May 20, 2020 / 5:37 PM / 3 months ago

UPDATE 1-Continental Resources pushes North Dakota for relief on oil production

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By Liz Hampton

May 20 (Reuters) - Continental Resources, one of the largest U.S. shale oil producers, on Wednesday urged North Dakota energy regulators to intervene in the oil market through steps such as limiting output or restricting flaring of unwanted natural gas.

Continental, the state's largest producer, argued at a hearing that operators are hurting even though state production has fallen more than half a million barrels per day (bpd) since prices crashed in March.

U.S. oil prices have plunged to around $32 a barrel, about half the level of January. The price collapse has prompted producers to urge regulatory action from states to help the ailing industry.

"North Dakota can be a leader as far as action is concerned," said Blu Hulsey, a Continental vice president, who added the state does not need "to take large action to make a difference."

Production has exceeded "reasonable market demand," he said.

However, Dean Foreman, chief economist for trade group American Petroleum Institute, asked regulators to resist the urge to intervene.

The North Dakota Petroleum Council also opposed regulatory measures.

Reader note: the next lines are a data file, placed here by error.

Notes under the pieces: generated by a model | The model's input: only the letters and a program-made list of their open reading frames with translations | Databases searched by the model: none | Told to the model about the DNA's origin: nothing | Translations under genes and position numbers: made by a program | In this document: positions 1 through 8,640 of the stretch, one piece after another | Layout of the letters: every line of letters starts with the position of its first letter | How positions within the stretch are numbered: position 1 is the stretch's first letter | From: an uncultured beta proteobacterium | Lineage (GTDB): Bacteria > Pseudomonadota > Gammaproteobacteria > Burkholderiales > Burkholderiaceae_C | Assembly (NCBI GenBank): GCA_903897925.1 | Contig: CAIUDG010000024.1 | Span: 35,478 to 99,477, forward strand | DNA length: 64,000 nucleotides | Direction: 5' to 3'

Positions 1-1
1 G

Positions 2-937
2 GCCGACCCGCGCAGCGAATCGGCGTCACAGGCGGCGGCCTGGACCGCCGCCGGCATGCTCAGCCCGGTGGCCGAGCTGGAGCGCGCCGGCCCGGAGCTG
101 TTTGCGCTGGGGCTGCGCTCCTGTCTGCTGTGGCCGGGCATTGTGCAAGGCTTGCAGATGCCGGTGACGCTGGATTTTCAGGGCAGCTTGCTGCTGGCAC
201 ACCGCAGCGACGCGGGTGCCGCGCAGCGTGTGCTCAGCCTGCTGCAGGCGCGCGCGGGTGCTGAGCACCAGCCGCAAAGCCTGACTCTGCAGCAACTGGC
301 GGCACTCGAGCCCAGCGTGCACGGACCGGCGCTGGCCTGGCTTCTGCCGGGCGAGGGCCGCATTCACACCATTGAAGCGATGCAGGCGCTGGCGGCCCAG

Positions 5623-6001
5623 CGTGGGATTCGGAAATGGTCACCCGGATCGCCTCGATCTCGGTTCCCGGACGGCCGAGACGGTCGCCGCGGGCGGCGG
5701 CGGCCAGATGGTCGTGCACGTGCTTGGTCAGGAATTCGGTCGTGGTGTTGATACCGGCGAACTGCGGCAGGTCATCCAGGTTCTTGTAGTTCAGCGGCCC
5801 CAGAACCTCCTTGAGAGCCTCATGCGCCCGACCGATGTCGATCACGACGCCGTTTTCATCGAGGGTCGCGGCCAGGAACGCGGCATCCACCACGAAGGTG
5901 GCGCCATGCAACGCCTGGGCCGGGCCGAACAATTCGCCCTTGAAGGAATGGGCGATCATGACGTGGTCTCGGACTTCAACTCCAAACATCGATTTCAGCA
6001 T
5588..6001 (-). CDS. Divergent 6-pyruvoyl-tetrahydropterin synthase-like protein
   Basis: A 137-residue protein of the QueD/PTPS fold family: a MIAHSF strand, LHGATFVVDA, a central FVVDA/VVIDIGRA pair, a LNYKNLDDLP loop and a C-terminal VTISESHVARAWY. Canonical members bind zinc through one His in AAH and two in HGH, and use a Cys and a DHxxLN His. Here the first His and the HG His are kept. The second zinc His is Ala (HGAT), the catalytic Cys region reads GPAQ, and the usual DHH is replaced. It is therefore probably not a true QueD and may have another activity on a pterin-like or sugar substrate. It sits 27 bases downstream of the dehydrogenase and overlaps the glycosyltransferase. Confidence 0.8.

"When there is one action by the government, there are three or four unanticipated actions," said President Ron Ness.

North Dakota is the third U.S. state to evaluate helping the oil industry. Crude oil production in the state has fallen by 510,000 bpd since prices crashed, according to the latest state report.

Texas earlier this month dismissed a motion to implement output limits, while Oklahoma approved an emergency order in April calling some oil production in the state waste, a move that allows some producers to shut wells without losing leases.

Oklahoma is considering two separate applications for intervention to stabilize markets.

In April, North Dakota weighed financial help for the state's oil industry, including paying operators to restart wells. Commissioners at the time pushed back on limiting production, calling it "a bridge too far." (Reporting by Liz Hampton; Editing by David Gregorio)

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